After Germany invaded Belgium, a wave of patriotism spread across Britain. Much of the working class which made up the rank and file of the Labour Movement supported the war.
Patriotism was also high amongst the trade unionists. The TUC formally agreed to an ‘industrial truce’ for the war’s duration. Restrictive practices in skilled trades were to be suspended as was any strike action.
Within the Labour leadership men such as Will Crooks did not see their patriotism as going against their socialist views. Crooks led a rendition of the National Anthem in the Commons in September 1914. He also travelled the country encouraging men to enlist.
For those not motivated by patriotism, the majority believed it would be a political mistake to try and undermine the war effort or associate Labour with the anti-war movement.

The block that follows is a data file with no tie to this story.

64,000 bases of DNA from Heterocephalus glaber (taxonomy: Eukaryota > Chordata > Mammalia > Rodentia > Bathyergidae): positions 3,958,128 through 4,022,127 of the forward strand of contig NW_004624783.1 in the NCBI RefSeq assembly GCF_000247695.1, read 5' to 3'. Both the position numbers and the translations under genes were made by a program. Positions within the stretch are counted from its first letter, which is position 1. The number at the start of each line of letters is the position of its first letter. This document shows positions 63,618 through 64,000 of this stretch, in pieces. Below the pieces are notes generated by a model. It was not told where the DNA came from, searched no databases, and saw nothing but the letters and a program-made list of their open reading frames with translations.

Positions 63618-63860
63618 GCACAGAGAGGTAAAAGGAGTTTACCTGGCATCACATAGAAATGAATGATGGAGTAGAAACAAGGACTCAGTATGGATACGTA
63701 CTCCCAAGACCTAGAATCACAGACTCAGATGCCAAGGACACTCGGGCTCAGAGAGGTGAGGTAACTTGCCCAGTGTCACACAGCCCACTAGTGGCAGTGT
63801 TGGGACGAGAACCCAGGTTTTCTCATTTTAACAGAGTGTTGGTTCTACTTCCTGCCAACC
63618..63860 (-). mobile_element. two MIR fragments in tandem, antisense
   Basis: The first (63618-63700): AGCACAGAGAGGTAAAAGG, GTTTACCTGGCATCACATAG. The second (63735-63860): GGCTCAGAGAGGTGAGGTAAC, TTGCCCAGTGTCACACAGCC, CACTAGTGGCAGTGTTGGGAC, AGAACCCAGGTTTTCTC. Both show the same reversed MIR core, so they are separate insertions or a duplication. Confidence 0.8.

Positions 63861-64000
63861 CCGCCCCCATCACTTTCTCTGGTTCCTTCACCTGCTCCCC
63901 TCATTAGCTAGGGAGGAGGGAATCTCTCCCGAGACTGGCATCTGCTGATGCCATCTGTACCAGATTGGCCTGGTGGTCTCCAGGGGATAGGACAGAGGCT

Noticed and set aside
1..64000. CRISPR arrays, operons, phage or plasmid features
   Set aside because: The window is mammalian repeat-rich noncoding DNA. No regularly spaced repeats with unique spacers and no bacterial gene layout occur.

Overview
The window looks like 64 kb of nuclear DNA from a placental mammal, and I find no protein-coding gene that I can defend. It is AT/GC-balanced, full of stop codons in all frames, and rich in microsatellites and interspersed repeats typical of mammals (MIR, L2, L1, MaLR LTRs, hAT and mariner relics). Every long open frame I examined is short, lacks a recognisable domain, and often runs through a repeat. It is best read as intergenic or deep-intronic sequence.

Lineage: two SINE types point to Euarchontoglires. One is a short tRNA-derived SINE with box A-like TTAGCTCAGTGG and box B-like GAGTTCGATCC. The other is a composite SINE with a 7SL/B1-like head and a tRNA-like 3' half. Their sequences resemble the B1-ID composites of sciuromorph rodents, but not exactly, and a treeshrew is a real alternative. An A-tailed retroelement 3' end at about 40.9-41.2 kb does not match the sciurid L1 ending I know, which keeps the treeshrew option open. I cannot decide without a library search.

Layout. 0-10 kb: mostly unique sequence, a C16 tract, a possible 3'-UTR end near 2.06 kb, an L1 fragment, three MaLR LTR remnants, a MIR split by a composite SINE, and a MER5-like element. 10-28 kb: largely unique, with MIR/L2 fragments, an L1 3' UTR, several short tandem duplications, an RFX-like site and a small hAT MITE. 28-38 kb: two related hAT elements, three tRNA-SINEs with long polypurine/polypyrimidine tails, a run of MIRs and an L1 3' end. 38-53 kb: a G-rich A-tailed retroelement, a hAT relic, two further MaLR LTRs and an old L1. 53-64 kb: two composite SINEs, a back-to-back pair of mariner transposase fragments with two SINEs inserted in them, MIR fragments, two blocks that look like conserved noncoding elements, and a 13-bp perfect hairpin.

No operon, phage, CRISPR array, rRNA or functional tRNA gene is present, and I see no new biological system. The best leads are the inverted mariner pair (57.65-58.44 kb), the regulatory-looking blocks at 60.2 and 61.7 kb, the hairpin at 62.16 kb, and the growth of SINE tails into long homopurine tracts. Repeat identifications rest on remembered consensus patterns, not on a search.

Arthur Henderson had been a vocal opponent of Britain going to war. When the war began however, he reluctantly gave it his support to keep the Party together. Divisions within the Labour Movement would not help British workers.
J R Clynes wrote in his memoirs that once war was declared most in the Party felt that they could better serve the country with ‘unswerving, if protesting, loyalty’.
Not everyone in the leadership could reconcile themselves with the position the Labour Party had taken. The Labour MPs Keir Hardie and Ramsay MacDonald were part of the dissenting minority.